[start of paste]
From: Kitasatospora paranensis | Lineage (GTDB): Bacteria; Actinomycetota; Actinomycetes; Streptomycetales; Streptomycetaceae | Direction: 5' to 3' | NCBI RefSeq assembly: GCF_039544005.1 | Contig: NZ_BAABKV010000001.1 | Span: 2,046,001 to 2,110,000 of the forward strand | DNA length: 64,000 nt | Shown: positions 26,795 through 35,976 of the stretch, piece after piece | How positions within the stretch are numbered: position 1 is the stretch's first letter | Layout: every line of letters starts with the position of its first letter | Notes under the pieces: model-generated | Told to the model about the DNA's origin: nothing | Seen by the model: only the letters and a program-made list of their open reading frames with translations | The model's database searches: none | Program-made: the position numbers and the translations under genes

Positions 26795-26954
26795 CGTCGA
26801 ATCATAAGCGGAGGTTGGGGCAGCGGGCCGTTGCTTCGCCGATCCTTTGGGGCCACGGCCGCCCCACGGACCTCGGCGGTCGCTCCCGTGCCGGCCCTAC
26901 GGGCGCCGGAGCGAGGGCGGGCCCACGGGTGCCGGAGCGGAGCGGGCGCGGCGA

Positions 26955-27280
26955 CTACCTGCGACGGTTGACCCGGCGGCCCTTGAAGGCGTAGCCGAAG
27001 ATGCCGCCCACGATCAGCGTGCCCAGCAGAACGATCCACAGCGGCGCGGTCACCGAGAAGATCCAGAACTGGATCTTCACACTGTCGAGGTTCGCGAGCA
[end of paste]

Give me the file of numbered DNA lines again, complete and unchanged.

From: Kitasatospora paranensis | Lineage (GTDB): Bacteria; Actinomycetota; Actinomycetes; Streptomycetales; Streptomycetaceae | Direction: 5' to 3' | NCBI RefSeq assembly: GCF_039544005.1 | Contig: NZ_BAABKV010000001.1 | Span: 2,046,001 to 2,110,000 of the forward strand | DNA length: 64,000 nt | Shown: positions 26,795 through 35,976 of the stretch, piece after piece | How positions within the stretch are numbered: position 1 is the stretch's first letter | Layout: every line of letters starts with the position of its first letter | Notes under the pieces: model-generated | Told to the model about the DNA's origin: nothing | Seen by the model: only the letters and a program-made list of their open reading frames with translations | The model's database searches: none | Program-made: the position numbers and the translations under genes

Positions 26795-26954
26795 CGTCGA
26801 ATCATAAGCGGAGGTTGGGGCAGCGGGCCGTTGCTTCGCCGATCCTTTGGGGCCACGGCCGCCCCACGGACCTCGGCGGTCGCTCCCGTGCCGGCCCTAC
26901 GGGCGCCGGAGCGAGGGCGGGCCCACGGGTGCCGGAGCGGAGCGGGCGCGGCGA

Positions 26955-27280
26955 CTACCTGCGACGGTTGACCCGGCGGCCCTTGAAGGCGTAGCCGAAG
27001 ATGCCGCCCACGATCAGCGTGCCCAGCAGAACGATCCACAGCGGCGCGGTCACCGAGAAGATCCAGAACTGGATCTTCACACTGTCGAGGTTCGCGAGCA